Distributed computing environments require strategies by which components can detect and recover from failures in remote, collaborating components. Many protocols for distributed systems employ a strategy based on leases, which grant a leaseholder with access to data or services for a limited time (the lease period). If the leaseholder does not renew a lease before expiration of the lease period, the lease grantor assumes the leaseholder has failed and terminates the lease (withdrawing the previously granted access). Choosing an appropriate lease period requires consideration of tradeoffs among resource utilization, responsiveness, and the number of leaseholders. We investigate these issues in the context of Jini Network Technology, a service-discovery protocol created by Sun Microsystems. First, we establish quantitative tradeoffs among lease period, bandwidth utilization, responsiveness, and system size. Then, we consider two self-adaptive algorithms that enable a Jini system, given a fixed allocation of resources, to vary lease periods to achieve the best responsiveness as system size varies. We compare the performance of these self-adaptive algorithms against each other, and against fixed lease periods chosen to accommodate a specific system size. We find that one of the self-adaptive algorithms, based on a simple restriction to the Jini specification, proves easy to implement and performs reasonably well. We anticipate that similar procedures could add self-adaptive capability to other distributed systems that rely on leases.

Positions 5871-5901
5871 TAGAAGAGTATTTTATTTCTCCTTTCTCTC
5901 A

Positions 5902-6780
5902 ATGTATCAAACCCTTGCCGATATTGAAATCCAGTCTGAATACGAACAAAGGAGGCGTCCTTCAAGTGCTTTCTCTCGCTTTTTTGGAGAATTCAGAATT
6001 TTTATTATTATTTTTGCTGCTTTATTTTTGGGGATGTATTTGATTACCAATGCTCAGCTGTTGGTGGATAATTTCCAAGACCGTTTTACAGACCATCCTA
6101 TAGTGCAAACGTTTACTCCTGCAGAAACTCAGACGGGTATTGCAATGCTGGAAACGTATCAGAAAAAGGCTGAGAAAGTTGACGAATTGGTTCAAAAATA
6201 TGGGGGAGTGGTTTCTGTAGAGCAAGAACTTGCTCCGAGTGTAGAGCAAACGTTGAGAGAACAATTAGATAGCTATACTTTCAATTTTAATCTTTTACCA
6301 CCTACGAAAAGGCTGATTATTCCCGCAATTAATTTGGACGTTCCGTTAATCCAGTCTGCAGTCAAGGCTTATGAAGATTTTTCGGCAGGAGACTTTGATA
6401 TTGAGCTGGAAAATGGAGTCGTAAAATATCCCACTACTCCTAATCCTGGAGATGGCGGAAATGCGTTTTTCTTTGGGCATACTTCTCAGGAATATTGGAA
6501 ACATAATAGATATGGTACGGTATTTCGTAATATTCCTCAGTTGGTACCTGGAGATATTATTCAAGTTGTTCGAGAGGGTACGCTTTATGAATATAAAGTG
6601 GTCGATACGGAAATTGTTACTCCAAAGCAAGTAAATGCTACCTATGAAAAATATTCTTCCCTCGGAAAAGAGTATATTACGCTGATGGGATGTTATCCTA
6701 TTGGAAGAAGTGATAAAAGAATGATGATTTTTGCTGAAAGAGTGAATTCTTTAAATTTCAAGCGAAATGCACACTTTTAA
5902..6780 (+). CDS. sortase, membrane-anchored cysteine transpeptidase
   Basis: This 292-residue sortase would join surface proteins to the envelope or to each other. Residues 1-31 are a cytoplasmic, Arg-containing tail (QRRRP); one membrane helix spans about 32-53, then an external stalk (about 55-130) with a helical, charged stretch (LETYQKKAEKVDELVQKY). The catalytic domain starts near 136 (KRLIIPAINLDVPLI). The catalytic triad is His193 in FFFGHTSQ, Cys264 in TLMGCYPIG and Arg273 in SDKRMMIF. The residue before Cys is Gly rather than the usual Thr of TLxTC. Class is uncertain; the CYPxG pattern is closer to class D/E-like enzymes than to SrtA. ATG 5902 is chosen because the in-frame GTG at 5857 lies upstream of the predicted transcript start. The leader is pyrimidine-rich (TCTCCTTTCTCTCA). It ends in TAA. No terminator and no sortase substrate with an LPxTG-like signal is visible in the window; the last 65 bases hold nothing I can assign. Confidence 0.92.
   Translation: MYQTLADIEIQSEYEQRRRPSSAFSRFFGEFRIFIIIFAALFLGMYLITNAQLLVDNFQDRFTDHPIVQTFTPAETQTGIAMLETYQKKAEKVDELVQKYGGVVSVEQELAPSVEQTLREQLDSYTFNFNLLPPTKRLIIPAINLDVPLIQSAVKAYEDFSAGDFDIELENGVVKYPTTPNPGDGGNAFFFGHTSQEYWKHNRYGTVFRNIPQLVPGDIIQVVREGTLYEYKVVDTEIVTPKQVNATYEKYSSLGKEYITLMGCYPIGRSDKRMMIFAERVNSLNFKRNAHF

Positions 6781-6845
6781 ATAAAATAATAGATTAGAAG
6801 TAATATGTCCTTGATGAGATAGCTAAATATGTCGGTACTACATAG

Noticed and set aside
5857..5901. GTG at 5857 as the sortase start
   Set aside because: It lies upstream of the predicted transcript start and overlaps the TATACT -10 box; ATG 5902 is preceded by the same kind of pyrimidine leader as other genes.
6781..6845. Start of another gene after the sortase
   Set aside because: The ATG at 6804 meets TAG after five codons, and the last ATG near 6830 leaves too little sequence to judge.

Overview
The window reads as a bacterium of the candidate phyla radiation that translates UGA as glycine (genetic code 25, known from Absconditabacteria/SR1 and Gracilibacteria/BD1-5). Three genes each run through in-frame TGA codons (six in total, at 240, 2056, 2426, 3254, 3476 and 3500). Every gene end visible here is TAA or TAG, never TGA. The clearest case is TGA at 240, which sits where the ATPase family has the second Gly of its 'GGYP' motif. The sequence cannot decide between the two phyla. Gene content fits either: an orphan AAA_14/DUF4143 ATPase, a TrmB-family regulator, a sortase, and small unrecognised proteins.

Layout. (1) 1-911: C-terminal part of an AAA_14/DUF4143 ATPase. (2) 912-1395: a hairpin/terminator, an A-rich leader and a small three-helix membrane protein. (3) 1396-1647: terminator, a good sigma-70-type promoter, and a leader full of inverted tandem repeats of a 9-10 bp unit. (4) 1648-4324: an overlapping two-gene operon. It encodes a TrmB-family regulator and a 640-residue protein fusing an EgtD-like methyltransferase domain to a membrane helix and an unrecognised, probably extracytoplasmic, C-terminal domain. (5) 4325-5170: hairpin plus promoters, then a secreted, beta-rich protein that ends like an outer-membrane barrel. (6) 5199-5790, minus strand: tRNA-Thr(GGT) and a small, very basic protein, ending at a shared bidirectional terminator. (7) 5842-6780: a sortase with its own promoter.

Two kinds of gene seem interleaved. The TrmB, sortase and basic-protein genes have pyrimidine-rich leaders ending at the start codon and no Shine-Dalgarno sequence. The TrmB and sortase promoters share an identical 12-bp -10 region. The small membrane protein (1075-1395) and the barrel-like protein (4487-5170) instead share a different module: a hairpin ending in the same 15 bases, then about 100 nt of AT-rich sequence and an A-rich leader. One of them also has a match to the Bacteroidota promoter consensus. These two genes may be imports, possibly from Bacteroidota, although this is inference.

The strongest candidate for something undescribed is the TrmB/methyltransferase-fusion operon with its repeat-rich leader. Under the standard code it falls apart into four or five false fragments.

2003 IEEE International Conference on Pervasive Computing and Communications (PerCom)
, Mills, K.
and Rose, S.
Self-Adaptive Leasing for Jini, 2003 IEEE International Conference on Pervasive Computing and Communications (PerCom), Undefined, [online], https://tsapps.nist.gov/publication/get_pdf.cfm?pub_id=50712
(Accessed March 5, 2024)